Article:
Spring crops harvest underwayWINNIPEG, Manitoba — Spring crops, specifically oats and barley, are starting to be taken off in southern areas. Quality and yields appear about normal. Oats have decent weights. Rain has been scarce since June and it’s been hot. A crop that looked to be above-average might now be about average.
By: John Duvenaud, Agweek
WINNIPEG, Manitoba — Spring crops, specifically oats and barley, are starting to be taken off in southern areas. Quality and yields appear about normal. Oats have decent weights. Rain has been scarce since June and it’s been hot. A crop that looked to be above-average might now be about average.
Tougher year for oats
The first oats from the southern prairies are coming off OK. Weights are adequate to good — most is coming in between 240 and 260 grams per half liter and yields are running between 100 and 130 bushels per acre. Quality seems fine.
The oats oversupply we experienced last winter is still with us. Canadian National Railway has already notified shippers that oats will be odd-man out when it comes to allocation of cars. Grain Millers in Yorkton is full through February and unlikely to start bidding before winter. Emerson Mills is buying for January and February. If you have to sell oats in northeast Saskatchewan, you might be looking at $2.10 per bushel.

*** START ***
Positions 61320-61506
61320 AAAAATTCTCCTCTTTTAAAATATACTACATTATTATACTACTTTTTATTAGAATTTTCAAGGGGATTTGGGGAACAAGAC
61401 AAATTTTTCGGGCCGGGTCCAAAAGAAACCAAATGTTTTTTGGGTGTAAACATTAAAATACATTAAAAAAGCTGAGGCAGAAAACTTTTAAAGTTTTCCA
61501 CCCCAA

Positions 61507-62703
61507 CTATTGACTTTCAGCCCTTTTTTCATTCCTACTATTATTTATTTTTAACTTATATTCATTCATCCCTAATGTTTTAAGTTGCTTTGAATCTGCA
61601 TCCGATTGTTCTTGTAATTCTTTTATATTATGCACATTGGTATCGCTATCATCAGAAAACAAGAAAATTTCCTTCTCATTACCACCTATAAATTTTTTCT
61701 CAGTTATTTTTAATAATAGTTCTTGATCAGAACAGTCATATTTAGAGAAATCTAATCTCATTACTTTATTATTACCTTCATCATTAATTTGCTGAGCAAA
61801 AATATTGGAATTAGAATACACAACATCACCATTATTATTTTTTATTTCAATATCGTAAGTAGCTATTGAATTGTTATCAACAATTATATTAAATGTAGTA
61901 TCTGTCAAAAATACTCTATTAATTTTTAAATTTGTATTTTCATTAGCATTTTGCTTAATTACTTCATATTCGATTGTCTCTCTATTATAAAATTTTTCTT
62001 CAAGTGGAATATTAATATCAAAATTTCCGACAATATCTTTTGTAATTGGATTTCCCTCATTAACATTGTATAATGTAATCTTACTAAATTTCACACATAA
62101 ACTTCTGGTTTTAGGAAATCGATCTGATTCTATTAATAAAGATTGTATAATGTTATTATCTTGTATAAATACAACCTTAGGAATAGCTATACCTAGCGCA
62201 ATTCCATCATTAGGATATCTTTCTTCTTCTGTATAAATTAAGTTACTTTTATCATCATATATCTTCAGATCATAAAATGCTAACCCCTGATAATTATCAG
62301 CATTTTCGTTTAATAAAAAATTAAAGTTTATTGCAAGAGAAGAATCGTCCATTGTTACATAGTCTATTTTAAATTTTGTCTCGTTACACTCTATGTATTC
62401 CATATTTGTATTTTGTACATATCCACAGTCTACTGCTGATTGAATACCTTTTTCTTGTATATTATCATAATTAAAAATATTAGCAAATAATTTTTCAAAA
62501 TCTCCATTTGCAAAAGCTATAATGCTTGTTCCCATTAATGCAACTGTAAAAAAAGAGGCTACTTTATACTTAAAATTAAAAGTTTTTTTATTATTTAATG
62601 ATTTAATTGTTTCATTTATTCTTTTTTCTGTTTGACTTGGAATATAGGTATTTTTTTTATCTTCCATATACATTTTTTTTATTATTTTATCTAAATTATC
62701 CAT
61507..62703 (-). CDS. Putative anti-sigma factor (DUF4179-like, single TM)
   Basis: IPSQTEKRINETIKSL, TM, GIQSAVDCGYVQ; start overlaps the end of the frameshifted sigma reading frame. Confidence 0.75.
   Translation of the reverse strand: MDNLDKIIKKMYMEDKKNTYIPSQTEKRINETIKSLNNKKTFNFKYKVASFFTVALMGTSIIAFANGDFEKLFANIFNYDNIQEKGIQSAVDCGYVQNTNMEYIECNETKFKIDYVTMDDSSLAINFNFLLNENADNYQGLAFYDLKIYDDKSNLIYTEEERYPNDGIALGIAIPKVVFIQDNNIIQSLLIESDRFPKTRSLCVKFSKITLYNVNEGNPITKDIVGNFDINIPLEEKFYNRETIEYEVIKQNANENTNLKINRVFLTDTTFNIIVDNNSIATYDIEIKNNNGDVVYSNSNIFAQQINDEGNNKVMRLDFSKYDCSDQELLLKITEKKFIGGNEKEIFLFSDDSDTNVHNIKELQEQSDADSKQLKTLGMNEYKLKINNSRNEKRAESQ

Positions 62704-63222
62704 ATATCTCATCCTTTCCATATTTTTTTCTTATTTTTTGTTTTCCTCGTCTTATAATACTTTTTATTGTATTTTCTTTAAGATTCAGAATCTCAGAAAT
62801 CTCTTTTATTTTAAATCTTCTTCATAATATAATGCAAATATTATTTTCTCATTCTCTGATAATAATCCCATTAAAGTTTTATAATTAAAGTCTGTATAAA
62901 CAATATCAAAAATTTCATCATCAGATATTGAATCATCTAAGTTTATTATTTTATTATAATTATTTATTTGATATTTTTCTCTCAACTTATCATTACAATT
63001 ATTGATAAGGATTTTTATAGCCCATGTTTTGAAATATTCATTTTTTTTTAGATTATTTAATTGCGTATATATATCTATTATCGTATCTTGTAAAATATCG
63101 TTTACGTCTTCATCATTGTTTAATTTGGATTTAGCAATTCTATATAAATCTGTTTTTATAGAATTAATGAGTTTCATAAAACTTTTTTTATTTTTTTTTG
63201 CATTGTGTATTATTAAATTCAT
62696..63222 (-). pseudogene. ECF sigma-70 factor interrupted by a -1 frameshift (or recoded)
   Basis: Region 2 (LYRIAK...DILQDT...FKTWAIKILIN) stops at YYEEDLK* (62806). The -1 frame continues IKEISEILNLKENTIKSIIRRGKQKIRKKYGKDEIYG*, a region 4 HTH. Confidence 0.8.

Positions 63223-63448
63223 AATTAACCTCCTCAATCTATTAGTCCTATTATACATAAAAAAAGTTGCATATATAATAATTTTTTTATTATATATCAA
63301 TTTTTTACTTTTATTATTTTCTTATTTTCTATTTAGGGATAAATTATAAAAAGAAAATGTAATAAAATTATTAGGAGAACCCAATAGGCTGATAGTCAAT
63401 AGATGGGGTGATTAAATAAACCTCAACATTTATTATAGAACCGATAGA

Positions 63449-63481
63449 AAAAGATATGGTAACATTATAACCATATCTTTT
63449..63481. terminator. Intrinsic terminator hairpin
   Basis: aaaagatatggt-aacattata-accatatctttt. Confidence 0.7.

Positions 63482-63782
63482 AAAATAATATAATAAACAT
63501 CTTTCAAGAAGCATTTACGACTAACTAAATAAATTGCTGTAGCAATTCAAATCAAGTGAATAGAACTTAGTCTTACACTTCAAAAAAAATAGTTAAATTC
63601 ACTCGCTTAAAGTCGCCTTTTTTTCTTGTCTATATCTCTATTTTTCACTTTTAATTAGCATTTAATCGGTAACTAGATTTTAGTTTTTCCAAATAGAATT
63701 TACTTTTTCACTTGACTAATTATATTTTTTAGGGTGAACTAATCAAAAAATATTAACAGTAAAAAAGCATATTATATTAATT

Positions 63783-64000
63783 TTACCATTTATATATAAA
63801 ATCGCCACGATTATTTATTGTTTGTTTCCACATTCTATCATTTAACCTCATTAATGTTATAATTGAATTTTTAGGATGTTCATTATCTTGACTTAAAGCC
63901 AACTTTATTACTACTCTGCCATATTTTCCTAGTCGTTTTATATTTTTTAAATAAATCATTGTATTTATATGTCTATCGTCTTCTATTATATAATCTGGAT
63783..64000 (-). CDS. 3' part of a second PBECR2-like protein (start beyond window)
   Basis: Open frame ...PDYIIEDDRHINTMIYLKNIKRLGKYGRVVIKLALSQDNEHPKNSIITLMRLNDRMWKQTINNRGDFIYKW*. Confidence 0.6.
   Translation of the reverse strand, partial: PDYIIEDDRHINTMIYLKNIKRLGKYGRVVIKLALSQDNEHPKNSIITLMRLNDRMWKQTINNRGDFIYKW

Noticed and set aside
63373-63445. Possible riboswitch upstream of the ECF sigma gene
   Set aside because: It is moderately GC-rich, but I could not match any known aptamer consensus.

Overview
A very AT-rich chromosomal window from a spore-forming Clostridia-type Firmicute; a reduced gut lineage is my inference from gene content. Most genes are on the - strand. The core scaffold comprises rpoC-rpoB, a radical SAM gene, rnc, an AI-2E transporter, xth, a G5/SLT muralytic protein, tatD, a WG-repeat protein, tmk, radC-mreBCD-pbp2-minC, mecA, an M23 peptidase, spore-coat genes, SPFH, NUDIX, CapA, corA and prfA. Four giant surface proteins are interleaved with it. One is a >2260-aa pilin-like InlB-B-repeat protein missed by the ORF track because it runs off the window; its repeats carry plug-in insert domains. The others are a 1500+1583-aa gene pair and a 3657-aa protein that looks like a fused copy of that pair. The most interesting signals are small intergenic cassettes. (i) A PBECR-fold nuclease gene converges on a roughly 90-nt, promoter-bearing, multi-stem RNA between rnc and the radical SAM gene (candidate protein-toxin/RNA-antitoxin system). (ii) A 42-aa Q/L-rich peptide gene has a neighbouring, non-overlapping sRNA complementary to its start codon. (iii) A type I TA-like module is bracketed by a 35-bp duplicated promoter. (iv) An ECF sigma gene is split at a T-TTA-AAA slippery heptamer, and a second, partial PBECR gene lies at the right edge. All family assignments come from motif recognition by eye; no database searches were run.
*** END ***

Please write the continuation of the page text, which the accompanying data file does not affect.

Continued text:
Canola prices grind lower
Canola prices have been grinding lower on a record soybean production of 3.8 billion bushels. Palm oil prices dipped to five-year lows two weeks ago. Canadian canola harvest is right around the corner, and with weaker wheat and barley prices, farmer selling of canola will be heavy.
Durum market remains firm
Elevator durum prices continue to percolate higher because of stronger export demand. Canadian durum exports for 2013 to ’14 finished at 4.8 million metric tons, up from 4.2 million last year. Our projected Canadian durum carryout is sharply lower than earlier projections at 1.6 million metric tons. For 2014 to ’15, we are projecting a Canadian durum crop at 5.3 million metric tons, down from 6.5 million in 2013. While production will be down from last year, exports will remain strong and the carryout has potential to drop to historical lows of 1 million metric tons. The market will have to attract farmer selling to satisfy this export demand.
Barley prices softening
Lethbridge, Alberta, barley prices are softening as harvest draws closer. Recently, we recommended producers sell 20 percent of the 2014 crop in anticipation of weaker prices during September and October. The U.S. Department of Agriculture report was bearish for North American feed grain prices and we expect to see U.S. corn trade into Southern Alberta later in October. Export prices remain under pressure from strong competition from France and the Black Sea region. Adverse rains in France and Germany have resulted in softer feed grain prices and French barley is now most competitive on the world market.